Then came the summer of 1989. I graduated high school with an early decision to URI and promptly deferred entry for a year. I had been accepted to the American Field Service (AFS) as an exchange student, a year-long study abroad program. Off to Denmark I went, the first time I had ever been on a plane and only the third time I had ever left Maine—both were field trips for school! I truly believe that year helped me discover that I could trust my ability to persevere, creating a sense of optimism I carry today and I hope I never lose. We are all bound to fail. And as we all know, it is not about the failure, it is about how we process that experience and learn from it. That year was an amazing time to be in Europe—the fall of the Berlin wall, the departure of Russian troops from Hungary. I traveled freely with little fear. I was a witness to history. Per the AFS motto, they did indeed develop an active global citizen out of me. But most importantly, that year stoked my love of travel, of learning, and of asking endless questions.
Upon returning, I headed almost immediately to start my journey at URI. I had to start a work study job and was lucky enough to find a position with the Pacific Basin Capital Markets Research Center (known as PACAP) in the College of Business. This was a game changer. It gave me a break from pharmacy—organizing financial conferences in Pacific Rim countries will do that—and fed my desire for travel. Each year, after months of soliciting proposals and papers, organizing reviewers and developing agendas, with a twist of faxing in the middle of the night to match business hours in the host country, we would embark on 10 days in Hong Kong, Indonesia, or Malaysia. Covering those experiences alone could take up an hour! But 2 events really stand out. The first was in 1994 when I flew into Jakarta by myself with 8 large boxes, my bosses were scheduled to arrive the following day. Here I was, a young 20-something, pulled out of line after arrival and brought to a small dark room with all my boxes. Three or four armed guards entered the room, and I was certain at that point I would never be seen again. After some back and forth in broken English about my purpose in the country, I encouraged them to open one of the boxes. On the front cover of the programs was an announcement that their President was to be in attendance. Their postures transformed immediately, and they fell over themselves getting me a very nice car service to transport me and my boxes to the hotel! President Suharto was a military dictator who apparently was not someone to be crossed, and he later resigned due to civil unrest and evidence of embezzlement. Of course we had no idea back then!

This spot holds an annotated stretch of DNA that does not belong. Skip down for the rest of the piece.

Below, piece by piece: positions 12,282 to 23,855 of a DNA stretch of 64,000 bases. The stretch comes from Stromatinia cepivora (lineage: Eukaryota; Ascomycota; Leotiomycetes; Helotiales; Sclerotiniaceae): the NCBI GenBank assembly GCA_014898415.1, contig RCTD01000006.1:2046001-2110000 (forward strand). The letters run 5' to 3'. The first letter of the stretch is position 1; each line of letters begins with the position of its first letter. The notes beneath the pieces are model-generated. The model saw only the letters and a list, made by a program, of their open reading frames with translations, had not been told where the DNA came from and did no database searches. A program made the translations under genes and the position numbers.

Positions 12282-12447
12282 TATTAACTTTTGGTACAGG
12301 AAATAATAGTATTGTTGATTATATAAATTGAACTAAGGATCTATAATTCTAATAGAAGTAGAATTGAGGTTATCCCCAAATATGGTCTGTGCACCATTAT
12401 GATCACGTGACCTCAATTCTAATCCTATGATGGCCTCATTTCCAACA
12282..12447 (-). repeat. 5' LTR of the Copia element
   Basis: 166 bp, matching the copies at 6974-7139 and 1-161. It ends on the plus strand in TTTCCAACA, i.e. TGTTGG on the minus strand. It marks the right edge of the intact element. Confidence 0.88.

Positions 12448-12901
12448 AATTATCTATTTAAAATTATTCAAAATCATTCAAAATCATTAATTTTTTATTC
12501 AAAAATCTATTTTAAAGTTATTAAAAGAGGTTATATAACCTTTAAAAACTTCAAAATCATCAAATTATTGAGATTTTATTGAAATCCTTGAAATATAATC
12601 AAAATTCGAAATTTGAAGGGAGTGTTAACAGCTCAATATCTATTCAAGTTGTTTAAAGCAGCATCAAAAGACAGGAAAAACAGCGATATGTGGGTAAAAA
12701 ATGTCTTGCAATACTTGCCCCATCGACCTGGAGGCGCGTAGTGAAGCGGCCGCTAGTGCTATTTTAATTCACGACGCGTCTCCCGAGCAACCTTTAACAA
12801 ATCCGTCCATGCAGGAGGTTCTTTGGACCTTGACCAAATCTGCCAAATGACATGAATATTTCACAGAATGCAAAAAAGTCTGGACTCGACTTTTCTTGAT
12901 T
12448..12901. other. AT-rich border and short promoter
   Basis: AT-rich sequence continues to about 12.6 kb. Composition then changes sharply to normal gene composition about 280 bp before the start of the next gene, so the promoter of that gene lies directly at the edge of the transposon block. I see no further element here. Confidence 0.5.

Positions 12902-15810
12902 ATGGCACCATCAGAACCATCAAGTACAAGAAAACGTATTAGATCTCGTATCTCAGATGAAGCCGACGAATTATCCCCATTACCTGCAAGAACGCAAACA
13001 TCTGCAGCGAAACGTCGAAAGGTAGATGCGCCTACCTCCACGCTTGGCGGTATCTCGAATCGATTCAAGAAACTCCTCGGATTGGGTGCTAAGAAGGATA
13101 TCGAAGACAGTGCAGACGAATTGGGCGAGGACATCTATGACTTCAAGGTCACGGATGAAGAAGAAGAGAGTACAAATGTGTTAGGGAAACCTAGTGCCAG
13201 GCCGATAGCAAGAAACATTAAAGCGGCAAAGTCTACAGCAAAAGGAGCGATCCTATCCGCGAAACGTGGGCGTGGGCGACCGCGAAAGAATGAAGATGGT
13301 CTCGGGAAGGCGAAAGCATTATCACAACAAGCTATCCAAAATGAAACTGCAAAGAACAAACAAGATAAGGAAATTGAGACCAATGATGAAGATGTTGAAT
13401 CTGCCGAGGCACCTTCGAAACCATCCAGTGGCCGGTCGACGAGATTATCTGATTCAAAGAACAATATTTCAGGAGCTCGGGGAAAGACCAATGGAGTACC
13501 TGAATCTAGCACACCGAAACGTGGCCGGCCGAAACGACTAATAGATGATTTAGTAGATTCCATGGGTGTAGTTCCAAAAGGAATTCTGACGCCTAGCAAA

The second memorable experience occurred at the Kuala Lumpur Stock Exchange. We were taking a tour with the president of the stock exchange and as we entered the floor, he told us to be careful not to brush up against the walls. They kept track of stock prices on blackboards with chalk! We could wipe out the annual corn crop revenue with one errant sleeve!
Upon entering the 5-year BS pharmacy curriculum, I knew that I did not want to go into retail pharmacy like 98% of my classmates. My professors who had hospital faculty appointments intrigued me. The more I learned about hospital pharmacy, the more I knew that I did not want to graduate with my BS Pharm, but instead I felt like there was so much left to learn. After a rigorous application process, I was accepted as a 2-year PharmD candidate. My group of 8 (yes there were only 8 of us!) were given the option to take extra classes during the final 2 years, so we could graduate with the inaugural 6-year PharmD class who were the year behind us. But something was missing. My 1 or 2 hours of pediatric calculations in class were enough to peak my interest, so I started pursuing a pediatric rotation. There were none established at URI at that time, so I reached out to alum Christine Marchese who was willing to set up a pediatric rotation at the brand new Hasbro Children’s Hospital in Providence, RI. She introduced me to pediatric dosing and over the years we stayed in touch, including commiserating on how to parent teenage daughters.